Jennifer Perkins' Shopping Guide to the Blue Genie Art Bazaar in Austin

If you live in Austin and have a love of handmade goods, then you have heard of the Blue Genie Art Bazaar. This year is extra special because it is the 10 year anniversary of the bazaar.  My name is Jennifer Perkins of Naughty Secretary Club and I will be your host for today's post about Blue Genie and let's go ahead and get the fact that I am biased towards the show out of the way right up front.

Sure I realize not everyone's taste is as eclectic as the kitschy wreaths, cat heads and tin can robots you can find in my booth at the show - but I promise there is something for almost everyone.  Sure there are lots of the things you would expect to find at a "craft show".  Handmade jewelry, T-shirts, baby onesies, soaps - you know the drill.  The things you will also find that you might not have been expecting are ceramics (cool ones), living wall art made from plants, paintings, prints and even giant pieces of sushi.

Blue Genie is a juried show selecting only the best artists in Austin.  Locals might recognize names like Chia, Darla Teagarden, Mark Joiner, Amy Barber, Moxie, Ornamental Things, Baby Bolt, Hot Pink Pistol and of course the Blue Genie guys themselves.  You can't take a driving tour through Austin without spotting a Rory Skagen mural or a large piece of sculpture that the guys did sitting atop a business.  I happen to be the proud owner of one of their larger than life glitter covered popsicles.

The show runs through Christmas Eve so you still have a chance to go and get your shop on.  7 days a week you can bask in the glory of a kitschy Christmas.  Head down to Marchesa Hall at Lincoln Village (6226 Middle Fiskville Rd. Austin, TX 78732) 10am daily.  Be sure to tell em' Naughty Secretary Club and Design Crisis sent ya.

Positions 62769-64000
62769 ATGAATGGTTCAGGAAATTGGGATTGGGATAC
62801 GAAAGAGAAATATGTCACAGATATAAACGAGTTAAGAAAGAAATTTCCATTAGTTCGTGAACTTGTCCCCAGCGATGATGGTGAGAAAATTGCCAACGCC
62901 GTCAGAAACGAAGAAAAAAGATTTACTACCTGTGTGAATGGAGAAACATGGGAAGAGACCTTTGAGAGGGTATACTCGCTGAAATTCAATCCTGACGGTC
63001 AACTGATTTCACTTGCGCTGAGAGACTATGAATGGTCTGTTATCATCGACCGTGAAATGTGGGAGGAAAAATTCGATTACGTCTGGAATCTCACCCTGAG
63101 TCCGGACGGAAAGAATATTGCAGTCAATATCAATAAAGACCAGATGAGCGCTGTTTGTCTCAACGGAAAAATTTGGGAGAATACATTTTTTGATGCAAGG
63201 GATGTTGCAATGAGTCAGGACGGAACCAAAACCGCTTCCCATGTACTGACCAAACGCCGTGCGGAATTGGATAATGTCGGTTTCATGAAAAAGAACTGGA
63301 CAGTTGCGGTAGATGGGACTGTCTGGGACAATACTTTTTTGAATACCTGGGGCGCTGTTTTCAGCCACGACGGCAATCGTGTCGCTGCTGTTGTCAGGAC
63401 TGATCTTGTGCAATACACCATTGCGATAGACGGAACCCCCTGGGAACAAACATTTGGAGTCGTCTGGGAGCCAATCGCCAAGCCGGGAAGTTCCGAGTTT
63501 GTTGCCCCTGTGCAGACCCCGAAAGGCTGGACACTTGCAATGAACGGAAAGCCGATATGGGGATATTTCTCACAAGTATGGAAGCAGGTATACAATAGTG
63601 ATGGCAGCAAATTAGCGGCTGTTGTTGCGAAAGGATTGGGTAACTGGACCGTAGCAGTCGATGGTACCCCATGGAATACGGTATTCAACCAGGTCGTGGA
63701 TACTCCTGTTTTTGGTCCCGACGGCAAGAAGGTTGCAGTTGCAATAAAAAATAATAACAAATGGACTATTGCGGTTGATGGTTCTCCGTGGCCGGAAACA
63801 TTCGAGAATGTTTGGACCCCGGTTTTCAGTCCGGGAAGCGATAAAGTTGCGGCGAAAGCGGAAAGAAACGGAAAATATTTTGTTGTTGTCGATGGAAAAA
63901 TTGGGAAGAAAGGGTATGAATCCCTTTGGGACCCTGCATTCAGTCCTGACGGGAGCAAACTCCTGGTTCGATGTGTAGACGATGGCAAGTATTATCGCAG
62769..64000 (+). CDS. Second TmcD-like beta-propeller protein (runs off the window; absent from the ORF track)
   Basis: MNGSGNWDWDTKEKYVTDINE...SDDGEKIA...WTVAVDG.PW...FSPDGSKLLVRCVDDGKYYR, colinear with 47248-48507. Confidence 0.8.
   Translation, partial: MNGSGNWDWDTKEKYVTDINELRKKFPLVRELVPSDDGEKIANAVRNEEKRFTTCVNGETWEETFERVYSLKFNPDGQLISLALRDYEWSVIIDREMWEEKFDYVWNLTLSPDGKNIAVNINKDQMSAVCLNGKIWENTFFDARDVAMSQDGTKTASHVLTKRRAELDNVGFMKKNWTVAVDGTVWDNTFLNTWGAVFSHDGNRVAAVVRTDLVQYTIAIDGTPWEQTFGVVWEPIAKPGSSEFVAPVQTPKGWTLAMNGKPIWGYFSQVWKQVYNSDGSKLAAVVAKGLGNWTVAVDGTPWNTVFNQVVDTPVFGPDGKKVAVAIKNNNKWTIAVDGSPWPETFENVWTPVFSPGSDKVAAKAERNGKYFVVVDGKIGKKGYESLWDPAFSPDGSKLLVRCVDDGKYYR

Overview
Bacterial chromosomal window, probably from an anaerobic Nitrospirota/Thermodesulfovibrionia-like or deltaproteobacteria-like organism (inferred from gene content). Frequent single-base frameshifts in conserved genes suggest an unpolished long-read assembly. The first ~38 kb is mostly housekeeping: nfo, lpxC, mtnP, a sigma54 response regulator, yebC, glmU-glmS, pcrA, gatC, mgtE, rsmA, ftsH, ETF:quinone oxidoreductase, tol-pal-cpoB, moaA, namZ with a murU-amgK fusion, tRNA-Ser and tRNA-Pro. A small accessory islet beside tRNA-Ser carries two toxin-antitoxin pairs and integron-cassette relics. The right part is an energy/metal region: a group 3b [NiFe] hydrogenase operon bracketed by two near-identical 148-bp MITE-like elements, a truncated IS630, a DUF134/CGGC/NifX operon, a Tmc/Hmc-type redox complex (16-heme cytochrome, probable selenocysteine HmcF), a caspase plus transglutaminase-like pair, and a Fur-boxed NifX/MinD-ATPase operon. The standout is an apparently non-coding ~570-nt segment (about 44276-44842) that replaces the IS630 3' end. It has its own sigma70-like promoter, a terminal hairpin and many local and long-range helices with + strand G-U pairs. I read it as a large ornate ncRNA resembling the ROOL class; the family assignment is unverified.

Guest Post: This Old House

So the furnace was broken and we called our trusty heating and cooling guys who, when last time we called, literally moved a wire and the unit was fixed. This time was equally embarrassing as we had already gone through the pains to install a new igniter (I didn’t install it, my handy stepfather did it -- neither the husband nor I are capable of such things), and it turns out one of the little tubes that connects a something to a something else was clogged. One blow of the magical repairman’s breath and it was unclogged -- and $125 later, we had heat! I guess since it took less than 5 minutes to fix, the repairman (lets call him Bill) felt obligated to critique our old houses heating system. This is actually a good thing I guess, since we are officially on the market as of a few days ago. However, after hearing what Bill had to say, I felt like giving up and taking a short sale right then and there (I get discouraged easily). Anyone in Kansas City want to buy a sweet little 50s bungalow in the Plaza area? Probably not after I mention the problems that were so blatantly overlooked when my husband purchased this nightmare house 4 years ago. Don’t get me wrong; the thing is cute as a button, but DAMN -- you almost have to have a degree in construction or whatever to live here. So as a future warning to peeps living in old houses, you might want to check for a few things in your heating and cooling system: 1. Is your flue lined? I think Bill was talking about the chimney flue, however we were in the basement when he was telling me this and I’m not sure which flue exactly he was referring to. But he said that the previous owners had installed a high efficiency furnace (at this point I'm thinking -- Yay! A plus for once!) which isn’t supposed to be used with a flue like ours. (Fabulous)

2. Are your duct pipes double lined? If they are exposed and hanging about the basement as ours are, they should be double lined because well, they get really hot! Not only that, but going back to the flue issue, if the flue is not lined, non double lined pipes collect acidic moisture in them and eventually, they will disintegrate which makes it pretty darn hard to heat the house.